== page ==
daydream said...

I think that another reason for its astonishing success is the fact that Meyer went mainstream with the vampire thing. It's not the hardcore urban fantasy, cause she went soft on it and I mean she wrote the book based on a dream. What can you expect?

I have my own copy somewhere in the house... I won it out of a giveaway! We shall see.

Virginia Lady said...

I haven't read it yet. I saw the book when it first came out and even though I'm a big vampire reader I backed away from it since it was YA. I have enough authors in SF, Mystery, and Romance, I don't need to add YA books as well. But now that's it is so popular, I'm edging back towards reading it.

Maybe I will. Or maybe I'll end up waiting for it to come out on TV.

No, I'll read it. It's too big now not to. And I'm too much of a reader.

ediFanoB said...

My wife loves it and she will definitely watch the movie.
She likes the actor.

I will never read it because I'm not interested in.

Kayla said...

I like to say that reading the Twilight books is like eating an entire bag of potato chips. You know it's bad for you, but you just can't stop. Is it the best thing you've ever eaten? No way. But it's there, and it's easy to keep going.

Bella was probably one of the worst female characters in fantasy for me. Her only skill seems to be falling down a lot and smelling really good to vampires. But I read through all four Twilight books for some reason. And afterward, just like after eating a whole bag a chips, I didn't feel very good about it.

I do think that Meyer's "fantasy-lite" is part of the reason so many people read them -- the supernatural elements are just a small part of what is really a (very sappy) love story.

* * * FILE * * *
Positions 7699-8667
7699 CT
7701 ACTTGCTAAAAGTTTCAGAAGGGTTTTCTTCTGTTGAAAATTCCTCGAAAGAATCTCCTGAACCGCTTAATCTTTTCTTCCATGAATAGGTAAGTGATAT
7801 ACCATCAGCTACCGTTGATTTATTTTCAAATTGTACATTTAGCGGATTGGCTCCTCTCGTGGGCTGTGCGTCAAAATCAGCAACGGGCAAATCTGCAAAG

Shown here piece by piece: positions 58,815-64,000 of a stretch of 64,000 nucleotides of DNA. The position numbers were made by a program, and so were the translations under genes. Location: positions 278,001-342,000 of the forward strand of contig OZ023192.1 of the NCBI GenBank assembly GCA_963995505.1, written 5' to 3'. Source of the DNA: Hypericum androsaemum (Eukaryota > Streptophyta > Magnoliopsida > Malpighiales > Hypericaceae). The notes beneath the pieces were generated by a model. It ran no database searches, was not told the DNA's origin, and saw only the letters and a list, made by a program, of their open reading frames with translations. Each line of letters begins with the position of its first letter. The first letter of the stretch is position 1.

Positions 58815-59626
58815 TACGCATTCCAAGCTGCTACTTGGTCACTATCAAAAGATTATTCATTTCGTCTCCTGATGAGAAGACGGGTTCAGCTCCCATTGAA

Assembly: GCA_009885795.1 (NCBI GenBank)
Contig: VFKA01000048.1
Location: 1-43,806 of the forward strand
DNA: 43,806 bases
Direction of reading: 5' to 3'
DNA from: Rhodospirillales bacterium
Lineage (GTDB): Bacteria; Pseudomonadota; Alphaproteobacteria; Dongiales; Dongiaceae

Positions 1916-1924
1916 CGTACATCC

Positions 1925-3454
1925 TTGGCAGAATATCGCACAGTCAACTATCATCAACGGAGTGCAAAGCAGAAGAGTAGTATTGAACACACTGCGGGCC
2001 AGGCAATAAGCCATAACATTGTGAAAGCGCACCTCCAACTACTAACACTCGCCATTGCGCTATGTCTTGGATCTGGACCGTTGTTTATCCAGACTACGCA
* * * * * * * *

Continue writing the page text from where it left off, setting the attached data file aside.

Charles Gramlich said...

I suspect you're right, and I imagine that's why I probably wouldn't get much out of it. I'm tempted to read it to see what all the fuss is about, though.

SQT said...


That's probably true-- at least as far as the age group she's trying to reach is concerned.

Virginia Lady

You probably don't have to worry about rushing to read it. It's pretty pedestrian.


I have to admit that it baffles me when grown women love this story. It's just so conventional.


I laughed out loud when I read your post. Chips are a good analogy. I feel the same way when I read the Black Dagger Brotherhood vampire series. It's more original than Meyer, but it's still bosom-heaving romance and I always feel a little silly after reading it.


I just can't see you getting much out of it if you did read. I suppose it's a good example of marketing, but that's about it.

Dotsblog said...

As a Twilight reader (of all four books), I have to say that at first I didn't find the story appealing, Bella was too plain and Edward too beautiful (had to vampire pheromones,too beautiful for real life.) But then I got sucked in, found myself reading through the books in one sitting. Bella is everywoman and we all wanted the attention of the beautiful crowd, which few could attain because you weren't rich enough, not pretty enough, not smart enough, or just too you. Bella beats the beautiful crowd at their own game. As for Stephenie Meyer, I also read the Host, and it's true Scifi. It took awhile to get into the book (several chapters), but it turned out to be better the Twilight, still a little lite; really a likable read, probably won't appeal to Twilight readers :-)

Stewart Sternberg said...